In contrast, the ‘corresponding’ 25% figure for England more conventionally related to the initial treatment – enough to invalidate the comparison. Also the definition of abstinence in Scotland meant patients must have been free both of any illegal drug and of prescribed methadone. In England, they could have been on methadone and/or using cannabis. Scottish apples were being compared with English pears, and then with the supposed ambitions of Scottish patients, which in reality were not at all clear.
Ambivalence about taking medication in the form of a desire to be free from having to take the pills or concern over their side-effects and efficacy is commonly observed in long-term prescribing, not just for opiate addiction, but for chronic physical and psychiatric conditions. Such is the scale of this problem that it is a recognised and major concern for clinicians, who fear it leads patients to decide not to take or to prematurely cease or cut down medication, to the possible detriment of their health. That opiate users prescribed methadone or other substitutes share this ambivalence should not be a surprise, especially given the unusual burdens the treatment often entails, such as supervised consumption and daily attendance, the stigma attached to regularly consuming opiate-type drugs (even legally prescribed), and the fact that the treatment marks the patient as an ‘addict’.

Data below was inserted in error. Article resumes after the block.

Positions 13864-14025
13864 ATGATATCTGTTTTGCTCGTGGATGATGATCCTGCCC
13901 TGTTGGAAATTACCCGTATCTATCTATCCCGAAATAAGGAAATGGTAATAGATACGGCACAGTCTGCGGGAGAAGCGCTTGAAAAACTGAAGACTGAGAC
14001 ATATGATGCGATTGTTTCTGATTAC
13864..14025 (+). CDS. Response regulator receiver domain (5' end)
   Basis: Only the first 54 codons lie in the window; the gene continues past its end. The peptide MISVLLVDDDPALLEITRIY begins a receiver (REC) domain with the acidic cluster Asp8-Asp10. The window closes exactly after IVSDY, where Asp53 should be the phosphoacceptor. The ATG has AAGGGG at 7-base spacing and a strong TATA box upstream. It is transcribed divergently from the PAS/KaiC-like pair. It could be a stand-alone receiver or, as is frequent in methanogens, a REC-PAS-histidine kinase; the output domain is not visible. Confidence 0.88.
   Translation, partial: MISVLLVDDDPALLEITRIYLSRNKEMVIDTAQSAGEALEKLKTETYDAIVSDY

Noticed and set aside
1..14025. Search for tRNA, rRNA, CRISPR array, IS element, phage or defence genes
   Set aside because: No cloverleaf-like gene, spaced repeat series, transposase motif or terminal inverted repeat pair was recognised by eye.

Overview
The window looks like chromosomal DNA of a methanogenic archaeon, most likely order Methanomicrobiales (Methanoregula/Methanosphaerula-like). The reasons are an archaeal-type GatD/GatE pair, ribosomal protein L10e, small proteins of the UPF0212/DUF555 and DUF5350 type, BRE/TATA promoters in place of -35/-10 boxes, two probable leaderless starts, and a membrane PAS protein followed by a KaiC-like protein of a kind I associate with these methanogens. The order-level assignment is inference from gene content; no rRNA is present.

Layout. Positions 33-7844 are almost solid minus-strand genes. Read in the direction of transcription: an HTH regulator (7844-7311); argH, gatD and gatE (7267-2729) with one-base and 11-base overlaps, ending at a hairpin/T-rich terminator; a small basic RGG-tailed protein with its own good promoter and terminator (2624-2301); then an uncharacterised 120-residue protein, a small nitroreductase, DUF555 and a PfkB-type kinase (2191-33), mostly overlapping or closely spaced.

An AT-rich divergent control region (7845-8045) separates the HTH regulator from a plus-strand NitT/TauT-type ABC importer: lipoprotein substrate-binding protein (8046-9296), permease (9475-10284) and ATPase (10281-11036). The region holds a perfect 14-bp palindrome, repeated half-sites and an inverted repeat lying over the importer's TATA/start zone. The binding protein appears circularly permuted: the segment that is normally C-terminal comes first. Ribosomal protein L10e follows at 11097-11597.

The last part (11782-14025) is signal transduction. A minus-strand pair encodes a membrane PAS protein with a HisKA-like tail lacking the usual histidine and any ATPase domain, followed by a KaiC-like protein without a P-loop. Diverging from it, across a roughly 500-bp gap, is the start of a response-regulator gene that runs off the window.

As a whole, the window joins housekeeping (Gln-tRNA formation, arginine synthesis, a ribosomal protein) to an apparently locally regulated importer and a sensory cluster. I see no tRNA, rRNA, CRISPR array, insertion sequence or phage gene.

Though important, misreading of the DORIS findings should not obscure the fact that, however the individual defines it, stopping use of some drugs (especially those so problematic that they have driven them to seek help – in the UK, normally heroin and/or cocaine) is a common goal, and that for substitute prescribing patients, it often extends to eventually being free of legal substitutes too. Surveyed in 2007 – but specifically about their long-term goals in respect of drug use – 81% of drug treatment clients in England who used heroin wanted to stop doing so; for cocaine, the figure was 73%. But only minorities wanted to cease using cannabis, alcohol or benzodiazepines, and 51% methadone. Given the question, fewer would have wanted to stop their methadone right now or in the next weeks or months.
Beyond drug-focused goals is broader recovery from a life diminished and distorted by excessive and unhealthy reliance on psychoactive substances. When in 2014 problem drug and alcohol users in and out of treatment in England were asked about their views on recovery, none of the drug-focused criteria identified by senior staff in treatment services received widespread endorsement, and whether being in opioid substitution treatment was consistent with recovery was a “divisive issue with no consensus in any group.” Instead, participants “repeatedly argued that recovery meant ‘being normal’ and ‘living life like everyone else’.” The route to ‘normality’ meant neither being like each other or like other people but was individually defined, and included the usual vulnerabilities and faults. Rejected were the “superhuman” criteria apparently requiring these troubled individuals to become more worthy and better balanced than many people who have never had a substance use problem.
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Last revised 02 January 2016. First uploaded 24 June 2014